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K-State Today

November 12, 2012



Preventing penalties: Hazardous waste compliance inspections

By Steve Galitzer

In September 2012, the Kansas Department of Health and Environment, or KDHE, visited the main campus to check on our compliance with the Resource Conservation and Recovery Act. This is the act that defines what we consider hazardous waste.

The regulations concerning hazardous waste fall under the jurisdiction of Kansas Department of Health and Environment; however, the U.S. Environmental Protection Agency does not give up the right to inspect us as well. The hazardous waste regulations have been around since 1986 and we have been inspected by the Kansas Department of Health and Environment regularly since that time.

In the mid-1990s the Environmental Protection Agency got very serious with colleges and universities about hazardous waste. Many universities were inspected and penalized for Resource Conservation and Recovery Act violations.

Kansas State University was not immune to penalties. In 1999 we received a Kansas Department of Health and Environment penalty of $29,000. That was followed in 2002 with a visit by the Environmental Protection Agency, which resulted in a penalty of $90,000. In the last two years the University of Kansas, Emporia State University and Pittsburg State University also were inspected and penalized. I am uncertain if our recent Kansas Department of Health and Environment inspection will yield a penalty.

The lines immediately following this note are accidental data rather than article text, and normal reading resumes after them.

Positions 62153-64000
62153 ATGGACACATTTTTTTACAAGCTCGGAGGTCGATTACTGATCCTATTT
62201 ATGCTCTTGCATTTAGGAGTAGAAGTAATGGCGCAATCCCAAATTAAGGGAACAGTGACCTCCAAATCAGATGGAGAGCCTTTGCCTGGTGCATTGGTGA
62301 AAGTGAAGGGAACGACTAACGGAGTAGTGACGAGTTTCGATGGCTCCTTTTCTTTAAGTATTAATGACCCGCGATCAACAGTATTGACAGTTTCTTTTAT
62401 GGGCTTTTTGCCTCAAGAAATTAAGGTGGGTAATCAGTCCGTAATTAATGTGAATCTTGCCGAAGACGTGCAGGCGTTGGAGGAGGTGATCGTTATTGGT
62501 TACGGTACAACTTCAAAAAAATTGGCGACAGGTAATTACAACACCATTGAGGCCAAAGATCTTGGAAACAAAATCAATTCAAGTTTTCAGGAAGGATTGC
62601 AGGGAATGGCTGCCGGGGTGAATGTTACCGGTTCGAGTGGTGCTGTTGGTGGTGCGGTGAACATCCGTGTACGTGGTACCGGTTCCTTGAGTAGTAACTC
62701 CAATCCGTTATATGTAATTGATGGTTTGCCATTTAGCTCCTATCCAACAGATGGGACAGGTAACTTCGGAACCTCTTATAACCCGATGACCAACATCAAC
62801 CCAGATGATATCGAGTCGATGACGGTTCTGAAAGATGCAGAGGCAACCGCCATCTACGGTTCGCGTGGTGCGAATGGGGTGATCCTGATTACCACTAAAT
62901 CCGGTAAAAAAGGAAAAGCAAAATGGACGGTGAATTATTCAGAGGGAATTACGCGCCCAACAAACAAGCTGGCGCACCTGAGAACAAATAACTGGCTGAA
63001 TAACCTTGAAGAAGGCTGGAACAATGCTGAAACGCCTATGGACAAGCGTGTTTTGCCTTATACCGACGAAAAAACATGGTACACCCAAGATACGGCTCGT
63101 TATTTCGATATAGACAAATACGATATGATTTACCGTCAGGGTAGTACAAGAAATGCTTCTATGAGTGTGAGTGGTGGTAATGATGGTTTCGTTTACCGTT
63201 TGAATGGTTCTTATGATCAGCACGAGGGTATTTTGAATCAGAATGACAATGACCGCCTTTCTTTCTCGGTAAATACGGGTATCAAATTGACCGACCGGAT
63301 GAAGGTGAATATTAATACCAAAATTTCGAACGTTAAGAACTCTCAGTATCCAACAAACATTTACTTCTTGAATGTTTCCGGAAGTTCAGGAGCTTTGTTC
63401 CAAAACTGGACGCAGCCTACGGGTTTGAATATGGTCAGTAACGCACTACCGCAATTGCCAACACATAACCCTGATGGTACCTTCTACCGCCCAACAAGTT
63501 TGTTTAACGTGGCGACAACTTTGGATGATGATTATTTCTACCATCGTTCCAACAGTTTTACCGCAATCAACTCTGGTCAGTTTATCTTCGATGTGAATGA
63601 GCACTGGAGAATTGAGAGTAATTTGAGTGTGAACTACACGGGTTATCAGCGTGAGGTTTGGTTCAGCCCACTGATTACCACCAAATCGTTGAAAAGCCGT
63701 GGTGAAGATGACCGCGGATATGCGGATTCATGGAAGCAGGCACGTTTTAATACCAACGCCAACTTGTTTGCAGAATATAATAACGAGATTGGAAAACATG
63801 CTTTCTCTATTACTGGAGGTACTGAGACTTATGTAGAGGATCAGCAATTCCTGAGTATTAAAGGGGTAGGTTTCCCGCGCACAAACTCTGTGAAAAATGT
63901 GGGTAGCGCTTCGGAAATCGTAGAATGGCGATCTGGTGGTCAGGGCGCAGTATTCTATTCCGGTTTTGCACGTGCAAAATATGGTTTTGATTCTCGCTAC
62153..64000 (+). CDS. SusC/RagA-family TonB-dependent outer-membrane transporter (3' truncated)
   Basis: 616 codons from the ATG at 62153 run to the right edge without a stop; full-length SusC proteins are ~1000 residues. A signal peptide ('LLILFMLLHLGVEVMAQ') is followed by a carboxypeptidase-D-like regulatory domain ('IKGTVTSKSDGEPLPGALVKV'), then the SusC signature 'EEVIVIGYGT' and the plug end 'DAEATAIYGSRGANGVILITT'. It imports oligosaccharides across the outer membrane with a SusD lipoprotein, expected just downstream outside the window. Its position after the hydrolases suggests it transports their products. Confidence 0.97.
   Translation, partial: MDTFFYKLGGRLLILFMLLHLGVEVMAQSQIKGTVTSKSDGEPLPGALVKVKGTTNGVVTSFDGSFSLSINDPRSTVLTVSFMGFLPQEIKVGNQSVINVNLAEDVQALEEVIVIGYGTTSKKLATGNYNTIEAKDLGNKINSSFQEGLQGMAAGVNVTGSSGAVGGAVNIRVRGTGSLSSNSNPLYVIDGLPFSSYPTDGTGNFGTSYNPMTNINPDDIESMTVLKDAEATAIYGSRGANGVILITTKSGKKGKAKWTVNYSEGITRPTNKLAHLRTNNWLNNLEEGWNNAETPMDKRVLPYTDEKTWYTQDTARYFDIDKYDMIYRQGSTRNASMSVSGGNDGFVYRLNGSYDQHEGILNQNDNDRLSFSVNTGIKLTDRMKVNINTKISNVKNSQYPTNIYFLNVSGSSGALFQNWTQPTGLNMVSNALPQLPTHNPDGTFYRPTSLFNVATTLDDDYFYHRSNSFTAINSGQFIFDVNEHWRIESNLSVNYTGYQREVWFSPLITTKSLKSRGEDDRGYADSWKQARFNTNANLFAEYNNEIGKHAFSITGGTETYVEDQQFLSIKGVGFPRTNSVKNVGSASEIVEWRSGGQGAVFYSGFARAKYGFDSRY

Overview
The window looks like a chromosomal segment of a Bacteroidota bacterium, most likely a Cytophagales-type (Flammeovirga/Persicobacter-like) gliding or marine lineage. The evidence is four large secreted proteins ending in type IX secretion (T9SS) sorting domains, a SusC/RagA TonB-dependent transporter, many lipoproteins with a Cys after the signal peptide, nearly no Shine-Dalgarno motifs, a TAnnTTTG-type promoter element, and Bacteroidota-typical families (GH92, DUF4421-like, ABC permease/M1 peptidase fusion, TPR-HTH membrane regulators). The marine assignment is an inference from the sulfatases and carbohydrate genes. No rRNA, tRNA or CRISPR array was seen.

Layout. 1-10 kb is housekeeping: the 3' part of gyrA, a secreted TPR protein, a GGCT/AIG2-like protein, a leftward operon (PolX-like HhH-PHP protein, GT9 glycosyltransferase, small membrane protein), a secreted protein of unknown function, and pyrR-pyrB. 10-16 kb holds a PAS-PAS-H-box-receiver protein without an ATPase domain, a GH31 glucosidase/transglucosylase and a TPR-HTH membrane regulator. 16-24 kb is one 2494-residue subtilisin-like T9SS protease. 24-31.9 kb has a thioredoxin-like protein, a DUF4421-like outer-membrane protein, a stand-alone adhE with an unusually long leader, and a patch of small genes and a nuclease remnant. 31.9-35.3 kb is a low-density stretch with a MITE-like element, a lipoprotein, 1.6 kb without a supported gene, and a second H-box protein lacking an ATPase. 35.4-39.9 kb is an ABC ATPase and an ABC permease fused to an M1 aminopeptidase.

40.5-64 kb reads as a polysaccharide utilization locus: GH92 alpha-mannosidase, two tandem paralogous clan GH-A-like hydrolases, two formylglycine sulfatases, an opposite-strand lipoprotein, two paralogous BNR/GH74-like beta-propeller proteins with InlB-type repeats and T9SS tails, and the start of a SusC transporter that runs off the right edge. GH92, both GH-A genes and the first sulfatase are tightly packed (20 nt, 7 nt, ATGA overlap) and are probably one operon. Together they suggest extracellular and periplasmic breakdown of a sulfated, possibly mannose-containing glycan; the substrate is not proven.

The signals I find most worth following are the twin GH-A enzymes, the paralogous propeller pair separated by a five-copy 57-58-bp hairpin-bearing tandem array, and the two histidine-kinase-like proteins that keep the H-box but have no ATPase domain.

The Division of Public Safety provides a training session monthly that all employees should attend. This training is called “hazardous waste awareness” and consists of a one-hour seminar given in our training room, 011 Edwards Hall.

The schedule for this training can be found at http://www.k-state.edu/safety/safety/training/. We will give you basic knowledge about hazardous and universal waste. Hazardous waste is material you want to discard that has hazardous properties. Universal waste is hazardous waste that can and will be recycled. Universal waste includes mercury products, fluorescent lamps and batteries. Did you know that as an employee of K-State you can drop off your household hazardous waste on campus? Attend a class and learn.

The Division of Public Safety picks up hazardous and universal waste. During these pickups the department also does a cursory inspection of hazardous waste. The inspection consists of looking for the following:

1. Each container of hazardous waste must be labeled with the name of the chemical contents. The name must be the full name, abbreviations or formulas are not acceptable. Actually, all chemical containers must be labeled with the chemical contents.

2. The words “Hazardous Waste” must be on the container.

3. Waste must be kept in the room where the waste was generated. Only one container of each waste type may be stored in the area.

4. When full, the container must be dated and the container must be removed within three days of the date.

5. Waste containers must be kept closed. Actually, all chemical containers must be kept closed. In addition, waste liquids must have secondary containment in case the container leaks.

6. Finally, general housekeeping is assessed and poor housekeeping is considered a violation. Poor housekeeping is generally defined as haphazard and messy laboratory space. As a rule of thumb, if you must move stuff and clean up before a process or experiment can proceed, it is considered poor housekeeping.

To help with keeping the campus in compliance with Resource Conservation and Recovery Act, college environmental health and safety committees are being tasked with inspecting each laboratory and shop for these important requirements. If you have any questions or concerns, feel free to contact me.